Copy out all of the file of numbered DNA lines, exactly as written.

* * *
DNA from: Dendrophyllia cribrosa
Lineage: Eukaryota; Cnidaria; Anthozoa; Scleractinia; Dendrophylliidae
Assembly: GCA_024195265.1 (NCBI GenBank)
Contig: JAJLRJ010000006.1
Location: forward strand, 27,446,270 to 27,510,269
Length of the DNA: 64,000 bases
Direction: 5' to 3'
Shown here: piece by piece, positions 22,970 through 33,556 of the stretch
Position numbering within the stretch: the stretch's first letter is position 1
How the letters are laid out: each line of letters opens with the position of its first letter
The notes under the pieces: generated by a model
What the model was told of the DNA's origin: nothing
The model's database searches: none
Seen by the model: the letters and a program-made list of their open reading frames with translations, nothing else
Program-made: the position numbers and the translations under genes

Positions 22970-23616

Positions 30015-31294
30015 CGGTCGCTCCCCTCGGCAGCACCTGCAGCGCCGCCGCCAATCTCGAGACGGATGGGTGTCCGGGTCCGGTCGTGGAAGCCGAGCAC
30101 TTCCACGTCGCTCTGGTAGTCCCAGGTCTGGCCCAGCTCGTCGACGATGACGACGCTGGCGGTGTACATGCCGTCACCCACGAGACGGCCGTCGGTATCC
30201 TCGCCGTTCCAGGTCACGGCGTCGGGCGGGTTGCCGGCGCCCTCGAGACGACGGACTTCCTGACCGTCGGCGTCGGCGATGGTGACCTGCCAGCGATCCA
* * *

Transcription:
DNA from: Dendrophyllia cribrosa
Lineage: Eukaryota; Cnidaria; Anthozoa; Scleractinia; Dendrophylliidae
Assembly: GCA_024195265.1 (NCBI GenBank)
Contig: JAJLRJ010000006.1
Location: forward strand, 27,446,270 to 27,510,269
Length of the DNA: 64,000 bases
Direction: 5' to 3'
Shown here: piece by piece, positions 22,970 through 33,556 of the stretch
Position numbering within the stretch: the stretch's first letter is position 1
How the letters are laid out: each line of letters opens with the position of its first letter
The notes under the pieces: generated by a model
What the model was told of the DNA's origin: nothing
The model's database searches: none
Seen by the model: the letters and a program-made list of their open reading frames with translations, nothing else
Program-made: the position numbers and the translations under genes

Positions 22970-23616

Positions 30015-31294
30015 CGGTCGCTCCCCTCGGCAGCACCTGCAGCGCCGCCGCCAATCTCGAGACGGATGGGTGTCCGGGTCCGGTCGTGGAAGCCGAGCAC
30101 TTCCACGTCGCTCTGGTAGTCCCAGGTCTGGCCCAGCTCGTCGACGATGACGACGCTGGCGGTGTACATGCCGTCACCCACGAGACGGCCGTCGGTATCC
30201 TCGCCGTTCCAGGTCACGGCGTCGGGCGGGTTGCCGGCGCCCTCGAGACGACGGACTTCCTGACCGTCGGCGTCGGCGATGGTGACCTGCCAGCGATCCA